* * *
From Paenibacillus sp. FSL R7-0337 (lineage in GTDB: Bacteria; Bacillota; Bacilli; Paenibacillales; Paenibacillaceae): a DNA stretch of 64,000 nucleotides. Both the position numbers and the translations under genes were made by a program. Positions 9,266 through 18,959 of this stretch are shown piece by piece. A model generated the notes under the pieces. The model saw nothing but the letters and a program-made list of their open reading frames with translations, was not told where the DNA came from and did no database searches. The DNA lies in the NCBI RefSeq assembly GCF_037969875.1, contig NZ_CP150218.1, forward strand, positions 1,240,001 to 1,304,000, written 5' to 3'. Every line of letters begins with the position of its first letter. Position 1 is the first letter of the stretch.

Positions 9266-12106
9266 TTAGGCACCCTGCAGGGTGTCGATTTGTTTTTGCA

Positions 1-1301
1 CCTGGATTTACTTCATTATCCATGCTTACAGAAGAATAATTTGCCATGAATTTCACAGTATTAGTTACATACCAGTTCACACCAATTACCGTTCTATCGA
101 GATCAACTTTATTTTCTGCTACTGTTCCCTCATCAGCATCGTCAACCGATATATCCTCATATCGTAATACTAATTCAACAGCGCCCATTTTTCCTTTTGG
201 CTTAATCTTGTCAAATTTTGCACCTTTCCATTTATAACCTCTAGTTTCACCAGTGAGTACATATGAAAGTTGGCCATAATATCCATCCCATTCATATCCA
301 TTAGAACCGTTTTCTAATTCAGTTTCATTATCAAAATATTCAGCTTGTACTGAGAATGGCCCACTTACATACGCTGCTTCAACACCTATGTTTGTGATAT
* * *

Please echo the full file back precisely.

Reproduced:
From Paenibacillus sp. FSL R7-0337 (lineage in GTDB: Bacteria; Bacillota; Bacilli; Paenibacillales; Paenibacillaceae): a DNA stretch of 64,000 nucleotides. Both the position numbers and the translations under genes were made by a program. Positions 9,266 through 18,959 of this stretch are shown piece by piece. A model generated the notes under the pieces. The model saw nothing but the letters and a program-made list of their open reading frames with translations, was not told where the DNA came from and did no database searches. The DNA lies in the NCBI RefSeq assembly GCF_037969875.1, contig NZ_CP150218.1, forward strand, positions 1,240,001 to 1,304,000, written 5' to 3'. Every line of letters begins with the position of its first letter. Position 1 is the first letter of the stretch.

Positions 9266-12106
9266 TTAGGCACCCTGCAGGGTGTCGATTTGTTTTTGCA

Positions 1-1301
1 CCTGGATTTACTTCATTATCCATGCTTACAGAAGAATAATTTGCCATGAATTTCACAGTATTAGTTACATACCAGTTCACACCAATTACCGTTCTATCGA
101 GATCAACTTTATTTTCTGCTACTGTTCCCTCATCAGCATCGTCAACCGATATATCCTCATATCGTAATACTAATTCAACAGCGCCCATTTTTCCTTTTGG
201 CTTAATCTTGTCAAATTTTGCACCTTTCCATTTATAACCTCTAGTTTCACCAGTGAGTACATATGAAAGTTGGCCATAATATCCATCCCATTCATATCCA
301 TTAGAACCGTTTTCTAATTCAGTTTCATTATCAAAATATTCAGCTTGTACTGAGAATGGCCCACTTACATACGCTGCTTCAACACCTATGTTTGTGATAT